I guess what I enjoyed most of all, however, was writing the anecdotes, especially the amusing anecdotes, and bringing to life some of the absurd characters and situations I encountered so regularly during those years. This involved remembering and detailing conversations, and I think those give great insight into what it was like to be there at that time. Then, those characters and situations seemed normal, but now – forty years on – I see how comedic, and often tragic, some of them were, and they turned out to be key in enabling me to provide living and first-hand examples of just how bizarre this ‘other world’ actually was.

What was the hardest thing about writing your book?

When people read words like ‘socialism’, ‘communism’ or ‘totalitarianism’ there can be a tendency – understandably – for eyes to mist over, so I was at pains to make my book an accessible and relatively light read, and definitely not political. That was a challenge, as was trying to remain relatively impartial, as it is impossible not to use those words and concepts in the course of the book, given the subject matter and where and when the events described took place. Although overall the system was rotten to the core on so many levels, and there were some pretty ghastly people at its heart, it was not all bad, and I am at pains to put across my own belief that the multiple ills forced upon the societies of Eastern Europe were far more to do with the regimes in power than political creeds. Whilst this is a deeper conclusion in the book, I didn’t want it to hold sway over the many anecdotal elements of the story, and achieving balance did take some considered thought and work. What’s more, I did want the book to contain some sort of moral, or morals, too, to give it meaning over and above a series of personal experiences, including the role of tourism in the world: and I hope I’ve managed to get the balance right.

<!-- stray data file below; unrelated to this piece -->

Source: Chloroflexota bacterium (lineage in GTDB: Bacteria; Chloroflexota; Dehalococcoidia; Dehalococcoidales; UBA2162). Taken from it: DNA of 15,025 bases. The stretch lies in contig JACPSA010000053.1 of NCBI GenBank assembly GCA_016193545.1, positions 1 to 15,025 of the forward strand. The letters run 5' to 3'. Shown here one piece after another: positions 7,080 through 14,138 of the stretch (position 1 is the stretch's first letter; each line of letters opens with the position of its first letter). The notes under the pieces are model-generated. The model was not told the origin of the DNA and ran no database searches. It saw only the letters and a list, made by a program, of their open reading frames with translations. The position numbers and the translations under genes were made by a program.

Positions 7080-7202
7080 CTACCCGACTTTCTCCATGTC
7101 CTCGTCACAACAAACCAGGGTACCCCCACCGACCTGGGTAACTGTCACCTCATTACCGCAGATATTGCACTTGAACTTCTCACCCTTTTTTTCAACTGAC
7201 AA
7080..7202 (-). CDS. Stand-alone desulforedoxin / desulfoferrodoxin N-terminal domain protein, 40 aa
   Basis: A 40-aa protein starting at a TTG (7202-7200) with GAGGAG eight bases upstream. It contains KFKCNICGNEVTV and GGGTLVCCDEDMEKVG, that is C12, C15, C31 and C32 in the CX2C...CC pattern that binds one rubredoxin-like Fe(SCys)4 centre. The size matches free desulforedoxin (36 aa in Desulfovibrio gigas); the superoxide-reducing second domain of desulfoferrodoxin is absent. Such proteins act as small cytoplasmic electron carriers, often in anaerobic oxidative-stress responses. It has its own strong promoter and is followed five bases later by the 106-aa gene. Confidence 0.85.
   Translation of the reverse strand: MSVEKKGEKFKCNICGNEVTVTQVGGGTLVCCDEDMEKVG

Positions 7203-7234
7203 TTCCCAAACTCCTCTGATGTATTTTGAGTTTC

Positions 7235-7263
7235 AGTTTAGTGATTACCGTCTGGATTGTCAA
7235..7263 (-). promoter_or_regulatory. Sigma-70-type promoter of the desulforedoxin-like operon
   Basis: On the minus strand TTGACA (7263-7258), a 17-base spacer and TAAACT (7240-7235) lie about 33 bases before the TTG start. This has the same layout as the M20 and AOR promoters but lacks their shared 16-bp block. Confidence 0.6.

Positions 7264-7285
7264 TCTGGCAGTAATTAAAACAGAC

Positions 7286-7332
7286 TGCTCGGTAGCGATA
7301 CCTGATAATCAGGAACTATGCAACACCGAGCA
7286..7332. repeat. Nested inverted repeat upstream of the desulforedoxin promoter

If you could spend a day with another popular author, who would you choose?

Bill Bryson and – if I am allowed a second one – Susan Fletcher (author of ‘Witch Light’, one of my favourite books, written in such a wonderful, almost intoxicating style, and featuring parts of our country very dear to me).